Rob Dalrymple, «These Are the Ones», Vol. 86 (2005) 396-406
The thematic features relating to John’s depiction of the righteous in the
intercalations of Rev 11,3-13 and 7,1-17 as well as how these features might
affect our understanding of Revelation 7,1-17 are examined. Four foci pertaining
to the righteous are explicitly present in the account of the Two Witnesses (11,3-
13). All four foci, also, materialize in the description of the 144,000 (7,1-8) and
the Great Multitude (7,9-17). However, when we examine Rev 7,1-8, we find that
John only incorporates the first two of the four foci (Divine Protection and
Witnesses) while in the account of 7,9-17, only the latter two appear (Enduring
Persecution and Vindication of the Righteous). If, however, we read Rev 7,1-17
as the account of one group, then the thematic parallels with the intercalation of
Rev 11,3-13 are retained.
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These Are the Ones â€¦ (Rev 7) 401
They are explicitly called witnesses: they are the two lampstands and the
Word proceeds from their mouths.
c) Focus #3: Enduring Persecution
The third focus regards the persecution of the righteous. The explicit
references to the martyrdom of the Two Witnesses support our thesis. John
records that the beast from the abyss will â€œwill make war with them, and
overcome them, and kill themâ€ (11,7). In addition to this explicit statement,
there are also implicit indications that the Two Witnesses suffer persecution.
First, one may surmise that if the Two Witnesses have the ability â€œto
devour their enemiesâ€ (11,5), then such enemies must be conceived as
attempting to inflict sufferings upon them. For, John seemingly predicates
their powers upon the OT principle of lex talionis (32). Secondly, John notes
that the bodies of the Two Witnesses lie, â€œin the street of the great city which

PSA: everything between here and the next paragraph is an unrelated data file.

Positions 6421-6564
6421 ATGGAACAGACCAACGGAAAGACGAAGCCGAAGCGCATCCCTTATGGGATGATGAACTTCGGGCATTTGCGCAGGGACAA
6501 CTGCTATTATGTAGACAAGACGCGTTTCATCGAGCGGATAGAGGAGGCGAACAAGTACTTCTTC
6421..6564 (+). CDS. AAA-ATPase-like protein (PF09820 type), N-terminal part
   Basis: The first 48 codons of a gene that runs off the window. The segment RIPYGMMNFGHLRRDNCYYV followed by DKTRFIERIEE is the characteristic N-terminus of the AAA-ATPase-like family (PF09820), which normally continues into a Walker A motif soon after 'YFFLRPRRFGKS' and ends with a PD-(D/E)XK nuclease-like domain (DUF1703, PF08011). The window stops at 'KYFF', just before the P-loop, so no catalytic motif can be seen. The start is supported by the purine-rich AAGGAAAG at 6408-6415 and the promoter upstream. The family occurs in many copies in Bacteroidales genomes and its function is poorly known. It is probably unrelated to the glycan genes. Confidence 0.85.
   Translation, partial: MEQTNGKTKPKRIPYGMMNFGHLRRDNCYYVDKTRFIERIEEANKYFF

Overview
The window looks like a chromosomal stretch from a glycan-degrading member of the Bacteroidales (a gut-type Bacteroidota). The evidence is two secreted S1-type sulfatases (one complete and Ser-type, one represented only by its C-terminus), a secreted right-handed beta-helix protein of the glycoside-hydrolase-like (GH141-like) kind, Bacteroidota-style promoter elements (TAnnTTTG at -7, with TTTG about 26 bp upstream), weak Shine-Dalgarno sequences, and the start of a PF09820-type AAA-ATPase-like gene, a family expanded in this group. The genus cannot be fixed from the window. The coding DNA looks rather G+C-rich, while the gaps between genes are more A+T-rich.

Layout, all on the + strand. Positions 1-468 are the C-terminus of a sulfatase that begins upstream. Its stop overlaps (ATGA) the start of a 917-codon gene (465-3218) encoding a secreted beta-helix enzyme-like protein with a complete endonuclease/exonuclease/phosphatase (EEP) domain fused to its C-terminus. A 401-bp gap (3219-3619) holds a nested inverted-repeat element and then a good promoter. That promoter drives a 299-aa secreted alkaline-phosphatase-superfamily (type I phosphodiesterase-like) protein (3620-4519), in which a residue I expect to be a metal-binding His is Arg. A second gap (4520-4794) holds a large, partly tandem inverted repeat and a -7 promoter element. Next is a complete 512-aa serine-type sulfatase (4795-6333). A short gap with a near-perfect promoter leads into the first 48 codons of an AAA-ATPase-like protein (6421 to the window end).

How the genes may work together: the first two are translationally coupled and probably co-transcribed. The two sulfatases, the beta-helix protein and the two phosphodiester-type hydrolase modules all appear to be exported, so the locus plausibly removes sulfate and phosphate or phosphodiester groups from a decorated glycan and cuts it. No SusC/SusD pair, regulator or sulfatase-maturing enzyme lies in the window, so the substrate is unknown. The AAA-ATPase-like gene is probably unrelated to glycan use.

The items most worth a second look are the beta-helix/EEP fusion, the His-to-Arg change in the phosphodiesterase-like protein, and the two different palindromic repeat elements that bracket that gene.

spiritually is called Sodom and Egypt, where also their Lord was crucifiedâ€
(11,8) (33). Describing this city as â€œSodom and Egyptâ€ â€”, which greatly
complicates any effort in determining the actual city, if any â€” I suggest serves
to provide an association with places in which the righteous have suffered at
the hands of their enemies. Beale similarly claims that the description belies
â€œplaces where the saints lived as aliens under persecutionâ€ (34). That Egypt was
regarded as a place which persecutes the saints is evident from Joel 3,19. Trites
postulates that â€œThis city is called â€˜Sodomâ€™ because it is devoted to evil and
destined to destruction... It is termedâ€™ Egyptâ€™ because in it the people of God
are persecuted and oppressedâ€ (35).
Therefore, it is apparent that the Two Witnesses suffer persecution. This
persecution entails minimally their martyrdom, though I believe that a
reasonable case exists that the Two Witnesses are persecuted prior to their
d) Focus #4: Vindication of the Righteous
Finally, the vindication of the righteous in chapter 11 appears in verses
11-13 where the Two Witnesses are resurrected while their enemies â€œbeheld
themâ€ (11,12). Beale comments,
God restores the witnesses to himself after their apparent defeat at the
end of the church age. The restoration consists in an overturning of
their vanquished condition. The portrayal of the restoration depicts
God raising the witnesses from the dead before the eyes of their
enemies... It seemed that God had deserted the witnesses by leaving
them in a subdued condition... But he vindicates them by delivering
them and demonstrating that he is their covenantal protector... At the
(32) Cp. Deut 19,15; Num 35,30; Lev 24,17-21. Cf. also, Rev 16,1, 184.108.40.206.8.10.
12.17; where the verb â€œejkcevwâ€ is used for the pouring out of Godâ€™s wrath in response to
the pouring out of the blood of the saints. Cf. J.M. FORD, Revelation (AB; Garden City
(33) Identifying whether this city is actually Rome, Jerusalem, the Roman Empire, etc.,
is not pertinent to this investigation and, therefore, will not be addressed here.
(34) BEALE, Revelation, 591.
(35) TRITES, Concept of Witness, 168.